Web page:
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Learning About Love From 'Modern Love'

NPR
Wednesday, February 12, 2014

As the editor of the New York Times’ “Modern Love” column, Daniel Jones has read some 50,000 essays about love, attempts at love, and love gone awry.

He shares some of those stories as he delves into ideas and ideals about love in his new book “Love Illuminated: Exploring Life’s Most Mystifying Subject (With the Help of 50,000 Strangers).

As Jones tells Here & Now’s Robin Young, the book isn’t filled with advice but with stories.

“I feel like we learn to live our lives through stories, not through advice; advice is more like sanctioned nagging,”  Jones said. “When we read people’s stories of people who are going through situations similar to our own — or perhaps very different — that can instruct us on how to live and can make us more empathetic toward people in other situations.”

‘Modern Love’ columns mentioned in the segment

Book Excerpt: ‘Love Illuminated’

by Daniel Jones

Let’s start with a quiz. Books about love often open with a tantalizing quiz so readers can discover, without too much flipping around, how smart they are, or maybe how stupid the book is.

My quiz won’t be the kind where you check your answers against a key to determine your Love IQ . Nor will you be able to upload your responses to an online Personality Pikker® that matches you with a certified LifeMate™ whose compatibility is guaranteed or your money back.0212_love-cover

This isn’t a book of ironclad answers or money-back guarantees.

I will not be locating Mr. Right by GPS, explaining the psychology of why men love bitches, or providing a list of field-tested strategies for entrapping romantic prey. Very little scientific research underpins anything herein because I am not an esteemed doctor or a lauded academic but a lowly newspaper editor, one who—rather improbably, I admit—reads other people’s love stories for a living.

At the New York Times, I edit a personal-essay column called Modern Love, in which strangers spill their guts about their relationship woes. It’s a job I have worked at more or less full-time for the past nine years, a period during which some fifty thousand laments about love have filtered through my brain and, often, my heart.

The stories arrive by e-mail around the clock, pouring into my laptop, dribbling out of my printer, and spilling across the tables of my office and home. They follow me into bed at night, tag along on family vacations, and ping into my iPhone when I’m walking my dogs or standing on the sidelines of my son’s soccer games. They also frequently are told to me in person, at cocktail parties and public events and in planes, trains, and automobiles.

When people find out what I do, they invariably say, “You must know a lot about love.” Or they might invoke the name of the newspaper sex columnist played by Sarah Jessica Parker on Sex and the City and remark, “You’re like a male Carrie Bradshaw.” The first person to make that observation was a journalist who interviewed me early on in my job, when I was so out of the loop love-wise that I didn’t even know who Carrie Bradshaw was. I thought the journalist had said, “Terry Bradshaw,” the famous Steelers quarterback (now Fox Sports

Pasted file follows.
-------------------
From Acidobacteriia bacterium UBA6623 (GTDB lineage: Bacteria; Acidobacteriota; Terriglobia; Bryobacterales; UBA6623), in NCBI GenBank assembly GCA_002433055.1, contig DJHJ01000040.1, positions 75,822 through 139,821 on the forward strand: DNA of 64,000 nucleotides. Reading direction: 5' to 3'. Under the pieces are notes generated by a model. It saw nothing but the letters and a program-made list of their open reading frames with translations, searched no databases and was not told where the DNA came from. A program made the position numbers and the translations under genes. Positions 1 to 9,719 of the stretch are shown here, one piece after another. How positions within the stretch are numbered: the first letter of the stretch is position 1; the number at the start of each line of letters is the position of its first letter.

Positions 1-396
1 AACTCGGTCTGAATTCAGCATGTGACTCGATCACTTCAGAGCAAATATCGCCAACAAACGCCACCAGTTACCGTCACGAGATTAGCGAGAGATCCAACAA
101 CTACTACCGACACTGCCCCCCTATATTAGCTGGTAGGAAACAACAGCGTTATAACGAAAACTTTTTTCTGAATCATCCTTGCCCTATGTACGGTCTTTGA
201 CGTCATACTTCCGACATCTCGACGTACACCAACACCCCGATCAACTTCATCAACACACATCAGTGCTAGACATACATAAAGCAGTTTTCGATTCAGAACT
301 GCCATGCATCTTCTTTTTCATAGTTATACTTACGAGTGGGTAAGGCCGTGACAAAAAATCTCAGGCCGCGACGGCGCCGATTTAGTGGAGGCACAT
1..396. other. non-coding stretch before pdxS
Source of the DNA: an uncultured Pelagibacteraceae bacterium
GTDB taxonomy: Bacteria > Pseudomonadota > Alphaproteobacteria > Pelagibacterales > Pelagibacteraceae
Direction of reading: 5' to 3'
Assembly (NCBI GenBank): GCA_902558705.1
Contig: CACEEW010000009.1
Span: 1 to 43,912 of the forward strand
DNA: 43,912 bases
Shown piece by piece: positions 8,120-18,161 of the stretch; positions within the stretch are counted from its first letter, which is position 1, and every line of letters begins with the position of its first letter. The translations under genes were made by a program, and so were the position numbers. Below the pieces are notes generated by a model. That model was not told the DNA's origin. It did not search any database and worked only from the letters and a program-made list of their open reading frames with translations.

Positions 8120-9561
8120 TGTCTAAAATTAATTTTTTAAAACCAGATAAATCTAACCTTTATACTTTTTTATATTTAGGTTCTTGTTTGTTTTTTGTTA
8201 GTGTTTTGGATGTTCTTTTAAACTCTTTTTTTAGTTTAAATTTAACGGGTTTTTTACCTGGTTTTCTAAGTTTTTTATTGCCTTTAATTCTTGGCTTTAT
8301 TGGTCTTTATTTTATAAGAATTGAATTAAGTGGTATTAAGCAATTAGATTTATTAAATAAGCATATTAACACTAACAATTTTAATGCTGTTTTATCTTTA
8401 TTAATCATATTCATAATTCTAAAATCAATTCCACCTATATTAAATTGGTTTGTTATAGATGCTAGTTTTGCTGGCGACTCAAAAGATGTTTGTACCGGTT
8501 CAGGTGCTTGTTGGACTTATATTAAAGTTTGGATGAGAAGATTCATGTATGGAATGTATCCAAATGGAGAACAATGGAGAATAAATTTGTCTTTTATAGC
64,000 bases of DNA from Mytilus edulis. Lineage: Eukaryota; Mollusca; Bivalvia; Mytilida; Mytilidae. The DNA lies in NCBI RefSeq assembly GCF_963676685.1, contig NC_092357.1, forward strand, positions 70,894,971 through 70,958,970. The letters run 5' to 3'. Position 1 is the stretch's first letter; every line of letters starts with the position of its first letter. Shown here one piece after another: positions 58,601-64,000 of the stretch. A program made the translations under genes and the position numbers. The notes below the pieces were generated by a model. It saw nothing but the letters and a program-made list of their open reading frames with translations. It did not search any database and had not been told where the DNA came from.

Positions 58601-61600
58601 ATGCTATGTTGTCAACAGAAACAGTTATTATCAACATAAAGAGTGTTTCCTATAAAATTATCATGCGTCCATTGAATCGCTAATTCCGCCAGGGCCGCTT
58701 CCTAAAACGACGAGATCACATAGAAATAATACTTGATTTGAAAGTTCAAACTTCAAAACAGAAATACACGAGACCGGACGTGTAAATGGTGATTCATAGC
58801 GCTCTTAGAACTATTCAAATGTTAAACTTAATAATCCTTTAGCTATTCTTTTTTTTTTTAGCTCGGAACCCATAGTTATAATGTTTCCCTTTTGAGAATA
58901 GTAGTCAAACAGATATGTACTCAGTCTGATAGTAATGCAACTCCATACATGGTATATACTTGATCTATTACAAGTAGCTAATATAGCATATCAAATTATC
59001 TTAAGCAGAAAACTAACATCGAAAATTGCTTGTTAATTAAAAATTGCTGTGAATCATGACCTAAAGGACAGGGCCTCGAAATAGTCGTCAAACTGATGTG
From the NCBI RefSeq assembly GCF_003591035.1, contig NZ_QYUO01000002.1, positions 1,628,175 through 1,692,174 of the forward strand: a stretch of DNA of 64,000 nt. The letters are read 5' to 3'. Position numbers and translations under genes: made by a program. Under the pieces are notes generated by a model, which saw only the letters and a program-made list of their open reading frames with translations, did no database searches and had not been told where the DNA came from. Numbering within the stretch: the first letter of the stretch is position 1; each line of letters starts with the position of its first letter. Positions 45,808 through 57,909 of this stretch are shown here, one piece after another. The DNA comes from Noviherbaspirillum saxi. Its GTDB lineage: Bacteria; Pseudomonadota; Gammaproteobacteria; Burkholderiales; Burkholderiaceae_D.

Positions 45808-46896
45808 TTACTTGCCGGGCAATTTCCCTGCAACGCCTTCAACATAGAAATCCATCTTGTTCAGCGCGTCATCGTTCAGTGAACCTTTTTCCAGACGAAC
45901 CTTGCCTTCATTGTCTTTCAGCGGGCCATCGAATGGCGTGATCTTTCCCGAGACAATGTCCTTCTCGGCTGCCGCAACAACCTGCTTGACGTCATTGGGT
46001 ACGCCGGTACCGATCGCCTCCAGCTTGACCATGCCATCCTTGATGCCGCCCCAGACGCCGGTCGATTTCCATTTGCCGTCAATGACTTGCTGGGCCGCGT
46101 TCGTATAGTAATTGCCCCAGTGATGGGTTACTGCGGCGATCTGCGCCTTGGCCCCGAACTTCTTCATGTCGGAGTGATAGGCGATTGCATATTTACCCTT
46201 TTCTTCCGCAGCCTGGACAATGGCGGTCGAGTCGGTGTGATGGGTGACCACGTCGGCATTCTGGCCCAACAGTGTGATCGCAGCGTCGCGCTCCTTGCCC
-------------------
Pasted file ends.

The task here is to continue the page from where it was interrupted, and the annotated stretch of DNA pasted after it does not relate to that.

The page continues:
commentator) I’d grown up idolizing during my suburban Pittsburgh childhood. It didn’t occur to me to ask what Terry Bradshaw had to do with editing confessional essays about relationships. All I could think was: I’m like a male Terry Bradshaw? But he is male.

Shows how little I knew about love back then. Now, nine years later, I apparently know enough about love to fill a book. Yet I hardly see myself as some guru who sits atop a mountain of accumulated wisdom in my robe and sandals, eager to dispense sage advice to the lovelorn. In my mind I have not been mastering love all these years so much as marinating in it.

Asking me what I have learned about love is like asking a pickle what it has learned about vinegar.

Let me try to explain it another way.

Say you’re on an ocean cruise, and you’re enjoying your narrow experiences and sheltered life, sleeping in your climate-controlled cabin and dining on your private balcony as you gaze out across the ocean, finding it all vaguely pretty as you eat your toast and jam and prepare for your fencing lesson on the lido deck.

That’s sort of what my life felt like before I became the Modern Love editor.

Then one night you stumble over the railing and fall into the ocean. But it’s not just any ocean—you’ve fallen into the Sea of Love.

Excerpted from the book LOVE ILLUMINATED by Daniel Jones. Copyright © 2014 by Daniel Jones. Reprinted with permission of HarperCollins.

Guest

  • Daniel Jones, editor of the New York Times’ “Modern Love” column and author of “Love Illuminated: Exploring Life’s Most Mystifying Subject (With the Help of 50,000 Strangers).” He tweets @danjonesnyt.
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